Alzheimer's is a devastating brain disease and affects more people than you think. According to the Alzheimer's Association, about 5.3 million of Americans have Alzheimer's disease in 2015. If one of your loved ones is suffering from this disease, you may feel a loss as to what you can do. Although you can't cure Alzheimer's, you can be there for your loved one and learn how to communicate effectively with him. Here are five ways to communicate with an Alzheimer's patient.
An Alzheimer's patient already has a hard enough time concentrating, so it is very important to eliminate all distractions. If there is background noise from a television or radio, your loved one may not be able to hear or pay attention to what you are saying.
Ask Simple Questions
Since an Alzheimer's patient has trouble processing information, you should only ask simple questions. For example, asking, "What do you want to do today? Do you want to go to the park or visit a friend?" may confuse your loved one. Instead, just ask him if he would like to go to the park.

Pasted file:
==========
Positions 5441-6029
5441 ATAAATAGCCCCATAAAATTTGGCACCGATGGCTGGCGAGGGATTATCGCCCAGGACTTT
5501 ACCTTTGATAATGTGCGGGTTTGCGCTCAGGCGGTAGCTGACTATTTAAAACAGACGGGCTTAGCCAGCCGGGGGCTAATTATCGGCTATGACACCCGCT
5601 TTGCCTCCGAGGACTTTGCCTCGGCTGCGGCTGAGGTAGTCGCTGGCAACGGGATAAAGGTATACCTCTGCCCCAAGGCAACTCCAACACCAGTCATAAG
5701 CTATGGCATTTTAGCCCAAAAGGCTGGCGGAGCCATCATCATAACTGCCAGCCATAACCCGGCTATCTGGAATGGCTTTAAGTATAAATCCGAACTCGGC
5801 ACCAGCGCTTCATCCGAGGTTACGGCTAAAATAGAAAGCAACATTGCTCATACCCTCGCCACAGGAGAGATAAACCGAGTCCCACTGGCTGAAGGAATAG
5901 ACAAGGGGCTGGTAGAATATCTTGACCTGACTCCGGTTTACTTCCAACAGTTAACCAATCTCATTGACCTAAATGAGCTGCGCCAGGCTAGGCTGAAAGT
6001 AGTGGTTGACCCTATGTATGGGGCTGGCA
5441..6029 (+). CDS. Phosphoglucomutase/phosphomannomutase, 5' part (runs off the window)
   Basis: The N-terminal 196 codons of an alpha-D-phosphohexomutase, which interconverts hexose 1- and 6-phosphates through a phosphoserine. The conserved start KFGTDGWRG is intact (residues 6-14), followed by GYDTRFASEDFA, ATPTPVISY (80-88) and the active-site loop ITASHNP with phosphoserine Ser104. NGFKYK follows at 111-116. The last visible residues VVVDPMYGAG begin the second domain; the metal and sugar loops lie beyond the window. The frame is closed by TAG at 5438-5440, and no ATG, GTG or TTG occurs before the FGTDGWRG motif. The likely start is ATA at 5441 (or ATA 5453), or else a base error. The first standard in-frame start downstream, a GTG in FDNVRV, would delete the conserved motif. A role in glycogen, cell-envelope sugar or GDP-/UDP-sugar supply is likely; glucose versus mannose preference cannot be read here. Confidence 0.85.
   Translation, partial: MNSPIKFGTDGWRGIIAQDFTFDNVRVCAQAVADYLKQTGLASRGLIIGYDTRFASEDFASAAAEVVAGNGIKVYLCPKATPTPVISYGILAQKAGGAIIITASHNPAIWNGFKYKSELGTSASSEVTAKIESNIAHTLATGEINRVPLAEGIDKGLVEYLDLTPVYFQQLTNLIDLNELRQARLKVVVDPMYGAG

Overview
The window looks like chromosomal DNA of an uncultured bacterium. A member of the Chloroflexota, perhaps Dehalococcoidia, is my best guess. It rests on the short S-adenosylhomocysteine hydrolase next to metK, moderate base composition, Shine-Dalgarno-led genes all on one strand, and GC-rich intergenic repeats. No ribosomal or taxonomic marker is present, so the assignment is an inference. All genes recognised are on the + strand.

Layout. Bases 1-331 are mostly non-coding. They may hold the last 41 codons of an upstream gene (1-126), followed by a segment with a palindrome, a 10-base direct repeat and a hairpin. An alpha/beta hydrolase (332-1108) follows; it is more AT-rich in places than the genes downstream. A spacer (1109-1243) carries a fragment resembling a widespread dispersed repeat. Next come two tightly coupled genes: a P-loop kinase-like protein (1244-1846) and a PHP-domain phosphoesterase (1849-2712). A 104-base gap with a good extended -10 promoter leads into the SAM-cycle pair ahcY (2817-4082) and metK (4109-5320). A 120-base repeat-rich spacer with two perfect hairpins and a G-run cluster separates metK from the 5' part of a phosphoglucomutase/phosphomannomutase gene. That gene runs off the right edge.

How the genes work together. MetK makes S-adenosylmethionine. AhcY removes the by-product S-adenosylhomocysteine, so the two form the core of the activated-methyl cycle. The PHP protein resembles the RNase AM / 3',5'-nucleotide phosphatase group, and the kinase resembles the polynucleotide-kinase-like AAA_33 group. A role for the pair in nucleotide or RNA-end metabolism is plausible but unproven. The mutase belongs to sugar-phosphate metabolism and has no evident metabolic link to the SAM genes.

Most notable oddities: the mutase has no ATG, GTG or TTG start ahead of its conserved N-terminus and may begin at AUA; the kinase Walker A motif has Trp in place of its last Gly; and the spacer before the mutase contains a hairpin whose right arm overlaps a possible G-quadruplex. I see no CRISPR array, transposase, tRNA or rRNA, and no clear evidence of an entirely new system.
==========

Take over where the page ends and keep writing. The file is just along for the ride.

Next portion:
Do not Interrupt
When your loved one takes a long time to respond, it can be tempting to interrupt him. However, interrupting an Alzheimer's patient is disrespectful and can lead to frustration. Be patient and wait for your loved one to give you a response.
Look Your Loved One in the Eyes
If you want an Alzheimer's patient to focus all of his attention on you, it is essential to look him the eyes. If you look directly at your loved one, he will know that you are talking to him and will respond better.
If your loved one has Alzheimer's, chances are that he will say something that does not make much sense. However, you should avoid arguing and trying to correct him. Arguing with an Alzheimer's patient is pointless and will just frustrate both of you. It is a much better idea to just listen to your loved one's feelings and tell him how much you care about him.
Communicating with a person with Alzheimer's can be quite frustrating at times, but it is important to stay calm. Remember that your loved one can't help his disease and likely feels more distressed than you do. If you are patient and understanding, it will go a long way in helping your loved one. (For more information on nursing home care, contact Beth Sholom Home Of Virginia)